Getting Into Warhammer 40K

I haven’t had much to say on this blog recently, as for the past couple months I really haven’t been spending as much time reading or writing visual novels as usual. A lot of this is due to entering the final stages of my PhD program and the never-ending process of writing and revising my dissertation, as well as just the general depression at the state of the world that I’m sure a lot of other people share. But there’s also another, much more fun reason for my lack of attention for my usual hobbies, and that’s the fact that all I want to hear about right now is Warhammer 40K. So I thought I’d write a bit of a general post about the fictional universe that’s caught my attention lately, and maybe spark the interest of some of my readers as well.

Imperial forces and their Lord Commander

At the center of the Warhammer 40K franchise is a tabletop war game whose players tend to spend an extraordinary amount of time and money on purchasing and painting figurines for their armies, and if you’ve only heard of 40K in passing, you might be under the impression that that’s all it is. But I personally have absolutely no idea how to play that game, and while I’d love to at least decorate my desk with a few little space marines or something sometime, I’ve so far been spending much less money enjoying books, video games, and other media that all takes place in the same universe. There’s a vast amount of lore and worldbuilding about each of the unique factions that clash in battle tens of thousands of years in the future, with a lot of variety and room for creativity for anyone who wants to make up their own stories within it. Want to invent your own planet with a totally new culture and say that your favourite established member of the Imperial Guard or Adeptus Astartes visited it? Sure, there are over one million worlds in the Empire alone, so there’s no reason a planet like that couldn’t exist somewhere. Someone else comes along and says that you’ve described that character doing something the authorities of that military regiment would never allow? Well, maybe it’s technically against regulations, but who knows what people are quietly getting away with in the far corners of the known universe. It turns out something else in canon actually explicitly contradicts what you made up? Just declare that that media was inaccurate Imperial propaganda and yours is the real story!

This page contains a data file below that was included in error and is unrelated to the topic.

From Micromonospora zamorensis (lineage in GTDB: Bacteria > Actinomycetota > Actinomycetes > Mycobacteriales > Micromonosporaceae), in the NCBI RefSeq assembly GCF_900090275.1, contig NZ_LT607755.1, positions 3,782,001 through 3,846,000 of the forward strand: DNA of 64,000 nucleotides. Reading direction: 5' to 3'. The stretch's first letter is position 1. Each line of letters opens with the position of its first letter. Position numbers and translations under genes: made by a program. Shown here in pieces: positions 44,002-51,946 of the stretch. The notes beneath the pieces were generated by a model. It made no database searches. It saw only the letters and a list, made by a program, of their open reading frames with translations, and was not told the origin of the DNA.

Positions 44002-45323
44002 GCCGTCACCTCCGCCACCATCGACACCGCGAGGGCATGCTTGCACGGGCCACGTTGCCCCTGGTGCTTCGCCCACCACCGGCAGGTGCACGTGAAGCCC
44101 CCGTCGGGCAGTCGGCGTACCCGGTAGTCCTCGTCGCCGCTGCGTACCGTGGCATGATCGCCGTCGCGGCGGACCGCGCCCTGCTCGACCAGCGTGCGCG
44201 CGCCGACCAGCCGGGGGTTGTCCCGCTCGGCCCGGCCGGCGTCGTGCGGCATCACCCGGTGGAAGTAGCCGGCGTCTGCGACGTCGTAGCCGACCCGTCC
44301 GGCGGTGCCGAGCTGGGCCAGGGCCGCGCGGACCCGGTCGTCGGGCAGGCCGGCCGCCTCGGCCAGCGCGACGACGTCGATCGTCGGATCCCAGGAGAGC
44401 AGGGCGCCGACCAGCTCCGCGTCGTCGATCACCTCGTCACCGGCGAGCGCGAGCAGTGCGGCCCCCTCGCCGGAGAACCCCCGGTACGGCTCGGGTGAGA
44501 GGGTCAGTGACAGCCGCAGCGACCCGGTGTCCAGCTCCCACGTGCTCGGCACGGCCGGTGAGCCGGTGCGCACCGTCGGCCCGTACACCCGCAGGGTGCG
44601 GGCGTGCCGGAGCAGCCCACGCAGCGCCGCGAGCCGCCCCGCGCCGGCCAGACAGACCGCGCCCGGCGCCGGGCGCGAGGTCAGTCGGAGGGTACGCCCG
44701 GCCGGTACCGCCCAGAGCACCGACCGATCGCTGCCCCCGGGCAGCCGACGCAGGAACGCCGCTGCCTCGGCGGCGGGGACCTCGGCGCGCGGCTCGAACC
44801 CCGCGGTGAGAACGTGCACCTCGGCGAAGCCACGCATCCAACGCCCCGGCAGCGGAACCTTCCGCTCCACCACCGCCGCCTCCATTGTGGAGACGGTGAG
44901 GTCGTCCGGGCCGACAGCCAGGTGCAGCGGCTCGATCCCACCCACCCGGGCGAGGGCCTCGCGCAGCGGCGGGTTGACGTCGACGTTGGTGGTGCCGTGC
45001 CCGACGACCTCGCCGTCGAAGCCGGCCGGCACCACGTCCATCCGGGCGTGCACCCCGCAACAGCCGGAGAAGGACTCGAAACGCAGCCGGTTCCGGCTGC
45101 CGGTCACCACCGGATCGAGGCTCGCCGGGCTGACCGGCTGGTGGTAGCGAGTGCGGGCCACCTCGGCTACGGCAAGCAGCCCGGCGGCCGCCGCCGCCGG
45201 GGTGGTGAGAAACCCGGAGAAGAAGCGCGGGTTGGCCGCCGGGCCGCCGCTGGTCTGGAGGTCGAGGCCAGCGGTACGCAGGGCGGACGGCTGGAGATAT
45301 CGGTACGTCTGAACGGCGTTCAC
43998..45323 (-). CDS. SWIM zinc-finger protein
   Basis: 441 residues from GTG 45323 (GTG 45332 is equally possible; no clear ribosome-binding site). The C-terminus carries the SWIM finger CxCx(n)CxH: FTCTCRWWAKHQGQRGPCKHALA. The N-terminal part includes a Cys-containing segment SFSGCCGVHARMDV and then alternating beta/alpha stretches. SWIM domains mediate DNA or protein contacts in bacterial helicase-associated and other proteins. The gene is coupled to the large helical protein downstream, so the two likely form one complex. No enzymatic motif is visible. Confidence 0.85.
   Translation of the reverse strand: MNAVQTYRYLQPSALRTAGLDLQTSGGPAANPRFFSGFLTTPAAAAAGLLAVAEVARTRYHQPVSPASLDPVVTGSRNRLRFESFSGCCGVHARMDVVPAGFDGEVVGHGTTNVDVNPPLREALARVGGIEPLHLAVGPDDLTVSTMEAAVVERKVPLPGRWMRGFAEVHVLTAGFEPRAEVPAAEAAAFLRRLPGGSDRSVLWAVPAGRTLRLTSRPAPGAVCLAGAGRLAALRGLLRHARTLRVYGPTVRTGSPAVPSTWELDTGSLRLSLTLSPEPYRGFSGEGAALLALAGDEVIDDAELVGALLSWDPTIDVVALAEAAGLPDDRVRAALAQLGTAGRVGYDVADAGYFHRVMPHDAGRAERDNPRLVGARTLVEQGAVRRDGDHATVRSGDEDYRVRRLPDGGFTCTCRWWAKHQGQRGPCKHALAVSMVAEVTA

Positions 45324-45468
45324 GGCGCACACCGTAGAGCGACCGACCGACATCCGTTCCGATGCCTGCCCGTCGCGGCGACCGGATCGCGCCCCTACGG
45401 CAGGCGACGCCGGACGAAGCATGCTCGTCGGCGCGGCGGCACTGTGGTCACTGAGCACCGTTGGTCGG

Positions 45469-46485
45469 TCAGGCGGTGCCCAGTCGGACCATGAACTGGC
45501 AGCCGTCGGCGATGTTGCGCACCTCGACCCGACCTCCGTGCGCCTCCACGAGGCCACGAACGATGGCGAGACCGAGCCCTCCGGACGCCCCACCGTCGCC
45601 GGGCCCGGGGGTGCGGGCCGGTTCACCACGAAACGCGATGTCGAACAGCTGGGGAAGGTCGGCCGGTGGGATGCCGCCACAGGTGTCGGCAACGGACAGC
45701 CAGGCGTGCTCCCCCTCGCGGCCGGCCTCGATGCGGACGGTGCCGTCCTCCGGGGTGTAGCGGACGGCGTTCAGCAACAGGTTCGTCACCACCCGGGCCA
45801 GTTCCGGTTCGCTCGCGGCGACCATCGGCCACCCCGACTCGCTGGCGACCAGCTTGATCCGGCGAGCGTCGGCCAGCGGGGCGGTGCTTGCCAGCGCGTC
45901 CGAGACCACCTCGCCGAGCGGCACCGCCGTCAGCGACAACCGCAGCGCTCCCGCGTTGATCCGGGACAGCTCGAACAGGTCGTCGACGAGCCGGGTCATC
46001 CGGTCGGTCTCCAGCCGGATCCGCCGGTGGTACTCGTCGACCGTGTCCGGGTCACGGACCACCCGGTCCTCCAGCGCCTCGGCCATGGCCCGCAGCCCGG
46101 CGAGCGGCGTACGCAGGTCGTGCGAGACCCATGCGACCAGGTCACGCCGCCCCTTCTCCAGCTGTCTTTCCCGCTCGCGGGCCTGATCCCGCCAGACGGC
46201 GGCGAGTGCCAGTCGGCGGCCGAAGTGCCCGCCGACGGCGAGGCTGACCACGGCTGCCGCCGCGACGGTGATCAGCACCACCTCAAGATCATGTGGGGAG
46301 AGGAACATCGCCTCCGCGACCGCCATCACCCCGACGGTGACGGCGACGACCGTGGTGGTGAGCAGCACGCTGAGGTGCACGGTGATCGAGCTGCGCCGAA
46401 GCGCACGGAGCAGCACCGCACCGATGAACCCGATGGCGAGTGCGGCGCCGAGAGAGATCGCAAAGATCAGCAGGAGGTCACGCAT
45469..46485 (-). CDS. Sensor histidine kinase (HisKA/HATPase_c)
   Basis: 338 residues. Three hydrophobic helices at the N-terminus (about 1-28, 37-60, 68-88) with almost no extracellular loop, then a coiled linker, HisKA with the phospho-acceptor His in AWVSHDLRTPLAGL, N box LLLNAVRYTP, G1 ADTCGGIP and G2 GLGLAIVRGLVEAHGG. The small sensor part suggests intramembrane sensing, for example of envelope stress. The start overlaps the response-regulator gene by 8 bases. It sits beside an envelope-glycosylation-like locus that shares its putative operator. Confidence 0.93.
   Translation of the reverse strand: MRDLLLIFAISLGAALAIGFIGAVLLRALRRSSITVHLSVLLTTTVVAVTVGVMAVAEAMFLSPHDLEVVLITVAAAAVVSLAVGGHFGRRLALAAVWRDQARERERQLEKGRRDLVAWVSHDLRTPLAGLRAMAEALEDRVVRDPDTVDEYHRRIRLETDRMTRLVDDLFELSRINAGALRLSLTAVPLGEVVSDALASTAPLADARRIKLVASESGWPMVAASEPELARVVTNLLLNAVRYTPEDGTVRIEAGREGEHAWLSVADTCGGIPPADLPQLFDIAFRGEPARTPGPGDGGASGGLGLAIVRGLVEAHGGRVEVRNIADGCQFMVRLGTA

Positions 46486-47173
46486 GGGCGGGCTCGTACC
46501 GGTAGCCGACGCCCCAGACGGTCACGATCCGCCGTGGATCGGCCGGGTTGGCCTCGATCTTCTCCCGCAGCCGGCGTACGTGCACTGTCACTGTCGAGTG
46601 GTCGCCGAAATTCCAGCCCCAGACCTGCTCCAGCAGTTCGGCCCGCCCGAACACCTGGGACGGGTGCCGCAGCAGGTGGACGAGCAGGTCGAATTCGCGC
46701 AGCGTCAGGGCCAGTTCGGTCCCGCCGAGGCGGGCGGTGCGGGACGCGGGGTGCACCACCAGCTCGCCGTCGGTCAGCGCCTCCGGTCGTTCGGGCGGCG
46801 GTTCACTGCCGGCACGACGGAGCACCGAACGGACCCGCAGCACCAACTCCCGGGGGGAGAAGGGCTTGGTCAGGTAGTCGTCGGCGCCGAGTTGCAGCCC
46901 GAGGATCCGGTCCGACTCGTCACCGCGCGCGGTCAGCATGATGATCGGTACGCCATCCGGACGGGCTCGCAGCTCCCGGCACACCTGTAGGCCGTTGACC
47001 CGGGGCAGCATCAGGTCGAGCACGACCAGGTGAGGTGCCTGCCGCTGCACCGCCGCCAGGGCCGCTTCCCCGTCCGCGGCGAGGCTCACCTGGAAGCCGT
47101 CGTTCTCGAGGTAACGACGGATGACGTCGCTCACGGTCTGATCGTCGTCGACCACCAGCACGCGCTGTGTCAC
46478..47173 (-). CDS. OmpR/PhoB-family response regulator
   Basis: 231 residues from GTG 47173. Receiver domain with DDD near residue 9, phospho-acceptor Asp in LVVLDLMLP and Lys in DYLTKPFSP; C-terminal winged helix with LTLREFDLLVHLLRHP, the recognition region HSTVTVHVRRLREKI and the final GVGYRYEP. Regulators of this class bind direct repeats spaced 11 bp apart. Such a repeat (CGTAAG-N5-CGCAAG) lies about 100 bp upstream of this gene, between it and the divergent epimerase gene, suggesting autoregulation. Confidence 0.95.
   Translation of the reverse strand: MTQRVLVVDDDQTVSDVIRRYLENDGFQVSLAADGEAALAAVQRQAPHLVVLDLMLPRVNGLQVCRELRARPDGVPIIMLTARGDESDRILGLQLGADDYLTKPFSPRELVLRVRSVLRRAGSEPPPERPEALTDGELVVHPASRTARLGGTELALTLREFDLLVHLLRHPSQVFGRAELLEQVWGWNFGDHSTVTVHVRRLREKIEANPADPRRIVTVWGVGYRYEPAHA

There’s plenty of Imperial propaganda in canon, such as this diagram from the official newsletter The Regimental Standard which claims that it’s very safe and easy to fight an ork.

One of the factions I’m most interested in exploring and learning more about is the Adeptus Mechanicus, also known as Tech-Priests. A huge part of the backstory of Warhammer 40K is a massive conflict that resulted in humans losing most of their knowledge of advanced technology (similar to Dune, which is one of the franchise’s main influences). As a result, the Tech-Priests developed a religion surrounding the rituals that they believe are necessary to commune with machines and encourage them to do people’s bidding—some of which are actually embellished-but-accurate engineering protocols, and others of which might be complete nonsense. They’re also a bunch of equally cool- and scary-looking cyborgs who gradually replace their organic body parts with bionic upgrades. A lot of them are arguably canonically non-binary (although I don’t think they usually use that term in-universe), since they tend to modify their appearances beyond any conventional human gender presentation, and I think that’s pretty cool! I haven’t had a chance to try it yet, but there’s a video game about them called Mechanicus that looks great.

I’ve seen a few good memes along these lines going around. I believe this reddit post is the original source for this one.

Finally, I want to recommend my favourite part of the 40K universe so far: the Ciaphas Cain series of books by Sandy Mitchell, beginning with For the Emperor. The series’ amusingly self-centered hero—a political officer in the Imperial Guard—can be a bit of an unreliable narrator, and one of the things I love most is that the books have footnotes providing context and occasionally correcting him. However, being written by another character in the story who’s editing Cain’s memoirs after the fact, the footnotes really only add another layer of subjectivity rather than any objective truth about the exact details of Cain’s experiences and motivations. It’s another example of the mysterious and malleable 40K canon that I think is so much fun. I would generally recommend For the Emperor to anyone who’s interested in reading sort of a sci-fi political thriller, whether you’re familiar with the universe it takes place in or not—I think you could probably pick up on most of the relevant 40K lore from context, or if not, you could seriously just comment on this post or contact me on twitter to ask about it. I will be so hyped up to talk about Ciaphas Cain. I intend to read all ten books in this series in rapid succession instead of revising my dissertation, and not even the Emperor himself could stop me.

Ciaphas Cain as depicted on the 40K fan wiki, although I personally imagine him looking a lot less ridiculously ripped in reality.

Thanks for reading this rambling post about my new personal interest! I hope that you enjoyed it, and that if any of it caught your attention, you might find something in the world of Warhammer 40K to entertain you too. 40K might take place in a dark and violent universe of constant war, but within those parameters, there’s a lot of room for fun, creativity, and humour—and maybe that’s exactly what I need to see to help me face the darkness in the world we live in right now.

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